So as you go along, be on the lookout for ways to merge multiple separate components in your design into one. You’ll end up with a design containing a few flexible items, instead of many small, inflexible ones. Typically that means less to learn, and a more elegant user experience.

Third blade: Don’t oversimplify

Knowing when something is simple enough can be tricky. Trying to oversimplify something that is inherently complex can be a waste of time. How do you know when to stop?

Einstein’s phrasing of the rule helps us here:

“Make everything as simple as possible, but not simpler.”

The UCD version is, perhaps:

“Understand what people really need to do and make sure that your simplest design really does all those things.”

That’s why UCD stresses that you need to go out and observe your target users in action. It’s the only way to find out what they really need.

A single button mouse is a great example. Apple hung onto the idea for years, and with good reason. It really is way easier to learn than a two button mouse. Watch a young child using a two-button mouse and see how many errors they make by pressing the right button intead of the left. But in the end, the multibutton mouse has won. Why? For the applications people were running in the early nineties, one button was often sufficient. But people’s needs and expectations have grown, and now a single button mouse can’t provide convenient access to the wide range of features people expect, and know how to use. A two button mouse, plus scroll wheel, lets people do more of the things that they really want to do, more quickly.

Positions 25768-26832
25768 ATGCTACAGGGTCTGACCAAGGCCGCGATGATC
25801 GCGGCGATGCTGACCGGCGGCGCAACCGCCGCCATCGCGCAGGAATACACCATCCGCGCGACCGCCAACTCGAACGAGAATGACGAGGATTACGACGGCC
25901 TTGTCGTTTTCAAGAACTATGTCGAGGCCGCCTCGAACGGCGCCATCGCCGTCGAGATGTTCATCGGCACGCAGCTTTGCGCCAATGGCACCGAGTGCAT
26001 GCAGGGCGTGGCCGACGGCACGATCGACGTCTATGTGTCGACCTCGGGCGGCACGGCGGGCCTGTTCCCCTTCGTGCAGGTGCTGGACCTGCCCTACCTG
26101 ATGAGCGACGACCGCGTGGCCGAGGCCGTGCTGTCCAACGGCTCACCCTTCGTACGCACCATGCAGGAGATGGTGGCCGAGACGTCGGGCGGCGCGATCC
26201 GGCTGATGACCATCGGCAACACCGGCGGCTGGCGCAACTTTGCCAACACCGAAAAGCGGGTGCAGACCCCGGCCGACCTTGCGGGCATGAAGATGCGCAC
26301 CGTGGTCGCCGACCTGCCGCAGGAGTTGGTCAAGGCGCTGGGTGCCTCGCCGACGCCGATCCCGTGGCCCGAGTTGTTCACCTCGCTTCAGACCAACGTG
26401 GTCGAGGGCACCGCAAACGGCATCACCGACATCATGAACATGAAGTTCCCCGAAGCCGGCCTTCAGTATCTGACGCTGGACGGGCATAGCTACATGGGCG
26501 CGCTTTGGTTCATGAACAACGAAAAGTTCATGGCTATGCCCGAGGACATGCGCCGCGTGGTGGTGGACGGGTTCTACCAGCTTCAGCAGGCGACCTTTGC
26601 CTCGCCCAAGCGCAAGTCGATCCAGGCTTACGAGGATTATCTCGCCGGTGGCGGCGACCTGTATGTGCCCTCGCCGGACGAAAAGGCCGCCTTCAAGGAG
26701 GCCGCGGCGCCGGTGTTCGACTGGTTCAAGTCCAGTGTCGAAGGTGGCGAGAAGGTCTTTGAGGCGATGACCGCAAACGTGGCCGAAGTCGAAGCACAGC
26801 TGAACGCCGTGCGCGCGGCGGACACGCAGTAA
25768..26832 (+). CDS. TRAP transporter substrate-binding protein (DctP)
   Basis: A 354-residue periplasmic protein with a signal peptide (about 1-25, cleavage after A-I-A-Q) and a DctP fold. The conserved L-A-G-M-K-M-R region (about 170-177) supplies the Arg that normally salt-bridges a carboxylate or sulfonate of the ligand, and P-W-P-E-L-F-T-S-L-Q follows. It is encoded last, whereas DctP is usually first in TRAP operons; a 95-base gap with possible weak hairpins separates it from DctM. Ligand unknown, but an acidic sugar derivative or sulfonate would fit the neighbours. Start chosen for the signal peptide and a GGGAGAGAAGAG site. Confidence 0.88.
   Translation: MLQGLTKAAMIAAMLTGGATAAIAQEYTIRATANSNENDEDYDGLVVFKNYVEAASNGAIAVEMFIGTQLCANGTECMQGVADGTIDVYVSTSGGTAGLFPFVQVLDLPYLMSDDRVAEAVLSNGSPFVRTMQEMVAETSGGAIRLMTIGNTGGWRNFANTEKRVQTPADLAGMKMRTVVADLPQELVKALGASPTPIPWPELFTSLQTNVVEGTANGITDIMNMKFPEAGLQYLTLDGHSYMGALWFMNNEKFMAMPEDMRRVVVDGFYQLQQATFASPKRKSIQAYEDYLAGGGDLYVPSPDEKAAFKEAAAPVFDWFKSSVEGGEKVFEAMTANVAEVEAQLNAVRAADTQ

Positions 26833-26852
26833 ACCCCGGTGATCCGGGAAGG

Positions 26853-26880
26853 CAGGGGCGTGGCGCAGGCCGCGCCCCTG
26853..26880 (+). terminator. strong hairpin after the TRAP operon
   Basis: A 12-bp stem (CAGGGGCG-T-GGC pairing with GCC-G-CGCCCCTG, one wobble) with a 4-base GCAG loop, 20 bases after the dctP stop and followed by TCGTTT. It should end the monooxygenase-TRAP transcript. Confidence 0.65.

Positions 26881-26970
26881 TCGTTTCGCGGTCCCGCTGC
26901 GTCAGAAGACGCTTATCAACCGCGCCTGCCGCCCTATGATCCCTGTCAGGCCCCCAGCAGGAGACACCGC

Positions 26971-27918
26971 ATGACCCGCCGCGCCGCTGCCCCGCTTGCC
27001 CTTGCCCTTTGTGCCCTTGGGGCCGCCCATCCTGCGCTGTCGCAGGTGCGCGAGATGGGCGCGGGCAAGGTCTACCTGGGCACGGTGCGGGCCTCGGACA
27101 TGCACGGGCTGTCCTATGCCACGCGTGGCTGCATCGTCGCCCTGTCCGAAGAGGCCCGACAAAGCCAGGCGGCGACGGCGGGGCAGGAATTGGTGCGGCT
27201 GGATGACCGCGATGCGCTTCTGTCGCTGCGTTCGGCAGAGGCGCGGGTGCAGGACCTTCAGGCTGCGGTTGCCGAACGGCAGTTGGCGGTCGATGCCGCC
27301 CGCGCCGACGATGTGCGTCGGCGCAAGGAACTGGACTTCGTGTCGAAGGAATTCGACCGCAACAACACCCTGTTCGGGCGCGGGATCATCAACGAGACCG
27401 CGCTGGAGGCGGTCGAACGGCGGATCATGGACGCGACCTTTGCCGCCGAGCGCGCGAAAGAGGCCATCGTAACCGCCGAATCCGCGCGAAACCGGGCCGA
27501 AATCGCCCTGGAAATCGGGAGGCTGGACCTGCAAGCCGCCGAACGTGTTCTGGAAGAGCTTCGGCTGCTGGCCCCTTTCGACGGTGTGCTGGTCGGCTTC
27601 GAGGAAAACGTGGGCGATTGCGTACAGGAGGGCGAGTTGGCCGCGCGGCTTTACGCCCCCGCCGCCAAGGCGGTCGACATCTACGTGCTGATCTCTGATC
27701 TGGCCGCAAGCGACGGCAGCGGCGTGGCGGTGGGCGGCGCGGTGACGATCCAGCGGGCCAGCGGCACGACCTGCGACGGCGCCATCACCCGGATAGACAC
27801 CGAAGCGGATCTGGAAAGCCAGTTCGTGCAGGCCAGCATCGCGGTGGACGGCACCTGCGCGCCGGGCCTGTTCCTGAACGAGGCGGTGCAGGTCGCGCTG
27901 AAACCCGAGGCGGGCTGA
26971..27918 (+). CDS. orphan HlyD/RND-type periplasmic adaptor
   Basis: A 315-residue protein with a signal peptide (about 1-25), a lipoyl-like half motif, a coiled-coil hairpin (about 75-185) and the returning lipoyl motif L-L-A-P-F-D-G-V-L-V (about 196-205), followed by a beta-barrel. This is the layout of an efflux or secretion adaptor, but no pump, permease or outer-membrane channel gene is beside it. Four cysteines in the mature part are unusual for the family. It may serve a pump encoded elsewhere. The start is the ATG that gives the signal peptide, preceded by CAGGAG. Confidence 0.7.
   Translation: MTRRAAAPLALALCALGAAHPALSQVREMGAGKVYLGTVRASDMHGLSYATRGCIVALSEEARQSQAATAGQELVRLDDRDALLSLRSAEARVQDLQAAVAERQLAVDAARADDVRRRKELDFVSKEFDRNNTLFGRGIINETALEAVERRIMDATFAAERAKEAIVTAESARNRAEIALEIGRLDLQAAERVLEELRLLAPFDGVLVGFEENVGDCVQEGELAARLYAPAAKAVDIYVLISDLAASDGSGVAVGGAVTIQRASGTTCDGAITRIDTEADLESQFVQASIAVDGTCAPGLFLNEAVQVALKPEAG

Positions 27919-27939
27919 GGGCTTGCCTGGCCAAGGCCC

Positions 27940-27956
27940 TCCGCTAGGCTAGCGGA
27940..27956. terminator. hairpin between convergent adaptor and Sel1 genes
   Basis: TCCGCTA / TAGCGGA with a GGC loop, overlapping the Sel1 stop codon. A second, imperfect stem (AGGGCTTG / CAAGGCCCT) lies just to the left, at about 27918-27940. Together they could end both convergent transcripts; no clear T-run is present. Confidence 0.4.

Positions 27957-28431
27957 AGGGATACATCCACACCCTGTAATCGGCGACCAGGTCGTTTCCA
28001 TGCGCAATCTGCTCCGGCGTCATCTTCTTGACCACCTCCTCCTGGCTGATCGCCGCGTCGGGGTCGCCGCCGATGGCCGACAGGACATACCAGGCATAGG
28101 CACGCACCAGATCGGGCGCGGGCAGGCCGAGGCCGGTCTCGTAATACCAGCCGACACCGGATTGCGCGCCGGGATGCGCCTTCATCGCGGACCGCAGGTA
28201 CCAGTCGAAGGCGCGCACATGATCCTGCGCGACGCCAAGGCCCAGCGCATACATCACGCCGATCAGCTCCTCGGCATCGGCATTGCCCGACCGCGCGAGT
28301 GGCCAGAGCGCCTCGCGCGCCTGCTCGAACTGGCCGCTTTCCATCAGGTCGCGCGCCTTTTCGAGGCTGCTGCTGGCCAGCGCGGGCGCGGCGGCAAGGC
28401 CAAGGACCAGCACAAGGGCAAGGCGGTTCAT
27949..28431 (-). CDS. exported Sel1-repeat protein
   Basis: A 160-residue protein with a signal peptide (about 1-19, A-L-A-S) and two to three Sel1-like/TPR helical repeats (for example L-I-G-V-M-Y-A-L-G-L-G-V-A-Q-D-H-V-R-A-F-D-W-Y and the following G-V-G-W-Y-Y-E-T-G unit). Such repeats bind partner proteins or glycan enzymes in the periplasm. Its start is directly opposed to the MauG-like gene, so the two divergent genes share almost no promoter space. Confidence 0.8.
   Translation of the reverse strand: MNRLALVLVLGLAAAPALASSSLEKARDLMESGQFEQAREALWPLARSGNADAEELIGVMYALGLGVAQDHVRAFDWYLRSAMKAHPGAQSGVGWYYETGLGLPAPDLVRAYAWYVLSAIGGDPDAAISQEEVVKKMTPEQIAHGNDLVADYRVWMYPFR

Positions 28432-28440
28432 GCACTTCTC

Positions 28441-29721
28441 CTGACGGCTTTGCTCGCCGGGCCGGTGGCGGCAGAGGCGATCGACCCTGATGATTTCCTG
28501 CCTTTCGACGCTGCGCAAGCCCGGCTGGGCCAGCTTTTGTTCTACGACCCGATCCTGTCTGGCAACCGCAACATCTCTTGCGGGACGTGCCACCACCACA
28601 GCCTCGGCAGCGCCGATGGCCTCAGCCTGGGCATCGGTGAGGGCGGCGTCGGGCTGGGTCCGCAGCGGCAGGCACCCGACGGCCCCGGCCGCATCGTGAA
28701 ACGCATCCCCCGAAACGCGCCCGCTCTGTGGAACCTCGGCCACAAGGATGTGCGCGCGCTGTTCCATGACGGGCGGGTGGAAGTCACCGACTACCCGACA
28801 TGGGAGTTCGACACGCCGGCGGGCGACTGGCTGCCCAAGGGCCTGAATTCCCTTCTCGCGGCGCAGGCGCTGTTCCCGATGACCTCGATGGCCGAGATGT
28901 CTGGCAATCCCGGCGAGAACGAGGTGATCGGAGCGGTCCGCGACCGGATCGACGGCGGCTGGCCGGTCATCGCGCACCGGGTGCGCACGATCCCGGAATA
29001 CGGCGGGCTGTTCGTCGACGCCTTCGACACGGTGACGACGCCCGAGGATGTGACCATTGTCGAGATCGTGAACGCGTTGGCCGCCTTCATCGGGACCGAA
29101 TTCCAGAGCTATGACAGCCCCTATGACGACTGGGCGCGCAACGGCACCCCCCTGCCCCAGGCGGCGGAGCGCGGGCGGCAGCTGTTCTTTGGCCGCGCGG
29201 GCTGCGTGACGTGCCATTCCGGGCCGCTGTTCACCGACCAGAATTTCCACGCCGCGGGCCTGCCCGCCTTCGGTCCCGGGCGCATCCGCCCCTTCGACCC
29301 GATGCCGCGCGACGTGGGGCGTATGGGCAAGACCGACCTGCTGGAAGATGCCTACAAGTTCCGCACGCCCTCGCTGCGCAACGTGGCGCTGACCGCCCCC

But this does beg a question, though. With a complex piece of software like MS Word 2007, people want to do hundreds of different things. How can you ever make something like that simple?

Alan Kay to the rescue:

“Make simple things easy and difficult things possible.”

In other words make sure that you prioritise your design. Put the most commonly used features within easy reach and tuck away the more specialised and advanced ones.

The deadline sharpens the blades

It’s easy to get tangled up. What MUST users have? What would they like a lot? What do we think they should want? Can we just squeeze this element in? What would happen if they tried to do that other thing? Luckily, Occam’s razor suddenly gains power when you are faced with looming deadlines and limited resources. Those force you to really use the razor and they have the power to silence the most tangled corporate debates.

And when you’re forced to use it, something amazing happens. All the “what about if” cases drop away, leaving you with the “all users will want to” cases. And following close behind that you typically find a clean, simple interface. Simple because it doesn’t have to solve all the world’s problems, just a manageable and intelligible subset.


  • Quote Occam’s razor to help you fight for simple interfaces when you see them
  • Look for interface elements which you can merge into a single element
  • Understand what target users are really trying to do, so that you know exactly how complex things have to be
  • Prioritise features so that the most popular are visible and the advanced ones are tucked away
  • Use the power of the deadline to force yourself or your team to stop adding complexity and start fighting your way towards simplicty.

And remember Antoine de Saint-Exupery, author of “The Little Prince”:

“A designer knows he has achieved perfection not when there is nothing left to add, but when there is nothing left to take away.”